By Joe Sugarman

Percussionists get a raw deal. Sequestered at the rear of an orchestra, they dutifully keep the beat, banging their kettle drums and tinkling their xylophones, with nary a solo or spotlight. Until now.

On Saturday, May 10, the BSO presents a family concert Percussion Strikes Again! featuring the orchestra’s timpanists and percussionists, James Wyman, Christopher Williams, John Locke, Brian Prechtl and guest players Tony Asero and Derek Stults. The concert, conducted by Ken Lam, includes a diverse range of percussive pieces from Christopher Rouse’s Ogoun Badagris to Leonard Bernstein’s Symphonic Dances from West Side Story.
BSO MC Jlocke
In honor of the performance, we asked Locke to share a few insights about the lives of folks capable of delivering the most delicate of taps to the harshest of smacks.

So, John, how would you characterize percussionists? Do they all have something in common?
All “type A” personalities. No exceptions!

What’s the most difficult thing about being a percussionist?
Orchestral percussionists play about 30 different instruments on a fairly regular basis. There are three main instruments that utilize different techniques: Snare drum, mallet instruments (like xylophone, bells, vibes and marimba) and timpani. It is tough keeping my skills high on these all of the time—not to mention some of the other instruments like cymbals, tambourine, castanets and triangle. And don’t forget the drum set!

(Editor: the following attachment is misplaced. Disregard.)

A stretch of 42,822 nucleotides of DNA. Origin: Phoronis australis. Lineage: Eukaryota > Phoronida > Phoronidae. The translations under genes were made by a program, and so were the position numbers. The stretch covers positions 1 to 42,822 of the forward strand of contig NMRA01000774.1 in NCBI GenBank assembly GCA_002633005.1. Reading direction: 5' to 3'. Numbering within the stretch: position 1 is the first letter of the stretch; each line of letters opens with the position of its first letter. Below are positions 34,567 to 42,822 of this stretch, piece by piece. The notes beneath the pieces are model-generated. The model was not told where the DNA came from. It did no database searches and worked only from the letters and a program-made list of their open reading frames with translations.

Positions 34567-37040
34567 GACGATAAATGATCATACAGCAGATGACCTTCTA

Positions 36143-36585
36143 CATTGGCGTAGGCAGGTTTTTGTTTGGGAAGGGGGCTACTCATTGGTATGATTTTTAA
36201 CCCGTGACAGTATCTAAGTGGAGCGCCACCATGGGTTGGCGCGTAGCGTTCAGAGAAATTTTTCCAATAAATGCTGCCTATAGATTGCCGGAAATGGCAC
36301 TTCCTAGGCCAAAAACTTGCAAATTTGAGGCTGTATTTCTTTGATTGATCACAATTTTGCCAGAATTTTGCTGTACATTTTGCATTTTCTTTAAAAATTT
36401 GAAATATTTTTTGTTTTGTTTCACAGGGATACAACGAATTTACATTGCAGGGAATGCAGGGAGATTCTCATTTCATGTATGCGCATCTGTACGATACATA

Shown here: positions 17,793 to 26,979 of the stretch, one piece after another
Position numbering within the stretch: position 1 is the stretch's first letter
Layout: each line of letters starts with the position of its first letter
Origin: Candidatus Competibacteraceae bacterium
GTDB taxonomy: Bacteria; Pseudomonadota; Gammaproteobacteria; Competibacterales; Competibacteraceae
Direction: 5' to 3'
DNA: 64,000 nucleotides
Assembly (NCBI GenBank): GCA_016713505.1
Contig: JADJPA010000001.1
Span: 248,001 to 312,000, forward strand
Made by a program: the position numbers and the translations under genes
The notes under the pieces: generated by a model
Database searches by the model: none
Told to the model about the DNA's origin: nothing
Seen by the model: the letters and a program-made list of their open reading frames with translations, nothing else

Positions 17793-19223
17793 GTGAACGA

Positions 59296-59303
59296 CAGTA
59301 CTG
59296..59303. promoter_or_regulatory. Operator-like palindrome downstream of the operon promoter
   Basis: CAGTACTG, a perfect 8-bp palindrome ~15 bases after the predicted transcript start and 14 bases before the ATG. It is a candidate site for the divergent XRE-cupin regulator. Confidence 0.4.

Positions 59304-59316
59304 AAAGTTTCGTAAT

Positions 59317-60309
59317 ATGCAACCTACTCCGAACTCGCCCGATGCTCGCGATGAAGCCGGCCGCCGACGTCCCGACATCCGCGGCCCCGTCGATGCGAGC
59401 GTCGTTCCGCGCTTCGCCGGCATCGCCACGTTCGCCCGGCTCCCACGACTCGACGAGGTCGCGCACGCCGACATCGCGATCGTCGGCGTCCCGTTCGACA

Have you ever had a problem with noise complaints from family, friends or neighbors while you were practicing? Do you have a special place to practice?
When I was in high school, I played drums and sang in a garage band. We rehearsed every Sunday afternoon, and no matter if it was in the garage or my parents’ dining room, the police usually showed up each week to ask us to lower the volume because of neighbors’ complaints. I now have a soundproof basement studio in my home. No more police stopping by!

If you weren’t a percussionist, what other instrument could you see yourself playing?
I’d go back to being a drummer in a rock band and compose tunes to perform. I have a lot of reservations about the state of rock and pop music right now.

And since this is a family concert, what would you tell kids to help convince reluctant parents to let them play drums? Or what did you tell your own folks?
I got my drum set when I was 11. I was taking lessons at the time, and at first borrowed a drum set from my elementary school for a summer. I practiced a lot and formed a band that fall, and I needed a set to continue after school started. I got mine for Christmas. My parents appreciated and loved music. Once they saw my dedication, along with a kind word from my music teacher, they were convinced. Their support made all the difference.